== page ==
Employer Compliance – 2023/2024 Expenses And Benefits Reporting

In this article for employers, we outline important upcoming employment tax deadlines for businesses in relation to employee expenses and benefits.
UK Tax
To print this article, all you need is to be registered or login on Mondaq.com.

In this article for employers, we outline important upcoming employment tax deadlines for businesses in relation to employee expenses and benefits. Additionally, we highlight recently announced changes, including key aspects of the Chancellor's Spring Budget, and summarize their impact on employers.

Latest updates: upcoming changes in tax regulations

Spring Budget update:
key tax adjustments

The main rate of employee Class 1 National Insurance Contributions (NICs) will be reduced by a further 2 to 8 percent starting 6 April 2024. Whilst this change should be managed by payroll software developers as part of their routine updates, employers should verify its proper implementation.

The Budget announced the ending of the non-domicile tax regime from 6 April 2026. This has implications for employers with internationally mobile employees and potentially for locally hired employees who currently benefit from the regime but may consider relocating elsewhere as a result. The changes need to be understood and associated internal policies updated as necessary.

Payrolling Benefits:
updates and implications

In January 2024, it was announced that Payrolling Benefits in Kind (PBIK) will become mandatory for all benefits from 6 April 2026. Before this change takes effect, employers can continue to voluntarily register to payroll some or all benefits by 5 April 2024, for the 2024/25 tax year. If PBIK is used, employees should be informed so they are aware that their tax codes may require updating.

HMRC has confirmed that Class 1A NIC will also be payable via payroll in real time from 6 April 2026. This means that there will be an acceleration of the Class 1A NIC liability, which employers traditionally pay upon submission of the P11D(b) after the end of the tax year. It is essential, therefore to plan for the cash flow impact of this change.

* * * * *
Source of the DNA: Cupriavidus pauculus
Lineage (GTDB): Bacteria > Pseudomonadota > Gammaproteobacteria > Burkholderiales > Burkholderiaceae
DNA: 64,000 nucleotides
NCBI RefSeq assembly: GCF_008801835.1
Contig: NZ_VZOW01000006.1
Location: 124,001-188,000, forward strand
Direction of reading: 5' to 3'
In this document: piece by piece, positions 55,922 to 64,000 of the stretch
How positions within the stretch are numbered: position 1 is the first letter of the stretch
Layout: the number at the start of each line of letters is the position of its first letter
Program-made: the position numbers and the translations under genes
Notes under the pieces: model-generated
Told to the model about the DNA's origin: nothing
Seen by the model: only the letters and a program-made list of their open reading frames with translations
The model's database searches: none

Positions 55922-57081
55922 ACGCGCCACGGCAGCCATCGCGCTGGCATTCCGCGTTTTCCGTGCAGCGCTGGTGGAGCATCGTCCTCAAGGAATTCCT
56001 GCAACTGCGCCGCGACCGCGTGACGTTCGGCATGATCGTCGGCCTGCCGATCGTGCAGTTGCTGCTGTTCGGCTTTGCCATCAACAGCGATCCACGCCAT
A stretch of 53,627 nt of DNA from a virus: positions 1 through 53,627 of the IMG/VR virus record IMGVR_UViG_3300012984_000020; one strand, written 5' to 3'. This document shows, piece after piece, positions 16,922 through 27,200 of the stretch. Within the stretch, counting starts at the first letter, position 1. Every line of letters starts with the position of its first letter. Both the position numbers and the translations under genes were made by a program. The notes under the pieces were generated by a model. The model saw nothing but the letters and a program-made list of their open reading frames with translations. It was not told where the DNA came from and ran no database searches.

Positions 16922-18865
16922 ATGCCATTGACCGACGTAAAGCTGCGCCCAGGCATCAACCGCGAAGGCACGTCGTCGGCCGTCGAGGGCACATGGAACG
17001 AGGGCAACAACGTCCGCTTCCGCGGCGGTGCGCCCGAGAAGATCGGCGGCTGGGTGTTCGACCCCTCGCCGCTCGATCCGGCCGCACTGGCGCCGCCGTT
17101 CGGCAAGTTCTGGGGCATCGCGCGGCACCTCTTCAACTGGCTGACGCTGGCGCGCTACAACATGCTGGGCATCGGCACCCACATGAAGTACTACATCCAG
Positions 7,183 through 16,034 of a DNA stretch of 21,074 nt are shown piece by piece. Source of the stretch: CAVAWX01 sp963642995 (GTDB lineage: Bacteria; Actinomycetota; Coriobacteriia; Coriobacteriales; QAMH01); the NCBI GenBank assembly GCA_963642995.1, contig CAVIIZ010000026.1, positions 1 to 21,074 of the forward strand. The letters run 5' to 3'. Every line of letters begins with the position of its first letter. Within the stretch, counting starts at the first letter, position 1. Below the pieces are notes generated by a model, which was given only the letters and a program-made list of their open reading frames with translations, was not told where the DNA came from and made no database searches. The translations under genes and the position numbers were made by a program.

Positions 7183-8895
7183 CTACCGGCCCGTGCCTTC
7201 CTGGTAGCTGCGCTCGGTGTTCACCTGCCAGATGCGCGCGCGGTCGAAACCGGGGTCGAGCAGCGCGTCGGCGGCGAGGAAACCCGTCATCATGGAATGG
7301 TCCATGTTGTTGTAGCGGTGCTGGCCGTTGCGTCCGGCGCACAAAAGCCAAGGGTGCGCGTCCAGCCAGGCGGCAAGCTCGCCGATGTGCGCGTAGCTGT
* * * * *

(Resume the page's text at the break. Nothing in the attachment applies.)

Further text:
Key employment tax compliance deadlines

Important dates to remember – 2023/24


Before 6 April 2024 Register to include benefits in kind in payroll for 2024/25 and communicate to employees.
31 May 2024

Provide employees with details of payrolled benefits for 2023/24.

Provide form P60 to employees.

Appendix 4 Short Term Business Visitor Agreement report deadline.

Appendix 8 Pay As You Earn (PAYE) Special Arrangement Real Time Information (RTI) filings and payment due.

Before 6 July 2024

Agree/amend a PAYE Settlement Agreement (PSA) for 2023/24.

6 July 2024

Submit form P11D and P11D(b) for 2023/24 (still required unless all benefits processed via payroll).

Employment-related securities and tax-advantaged share scheme returns for 2023/24 are also due.

22 July 2024

Electronic payment of Class 1A NIC for 2023/24 (19 July if paid by post).

31 July 2024/ 31 August 2024

Non-statutory deadline for notifying HMRC of PSA liability for 2023/24 (per individual employer agreements with HMRC).

22 October 2024

Electronic payment of income tax and Class 1B NIC PSA liability (19 October if paid by post).

31 January 2025

Self-assessment tax return deadline (income level for mandatory filing now £150k, other self-assessment triggers may apply).

Appendix 6 modified payroll P11D/P11D(b) deadline including payment of Class 1B NIC.

31 March 2025

Modified NIC Appendix 7A and 7B submission and payment deadlines.

Detailed reporting:
P11D and P11D(b) obligations

Unless covered by a PBIK arrangement or within the scope of a PAYE Settlement Agreement, employers are required to report details of taxable benefits provided to employees to HMRC, using forms P11D and P11D(b) and provide a copy of the form P11D to each employee by 6 July 2024.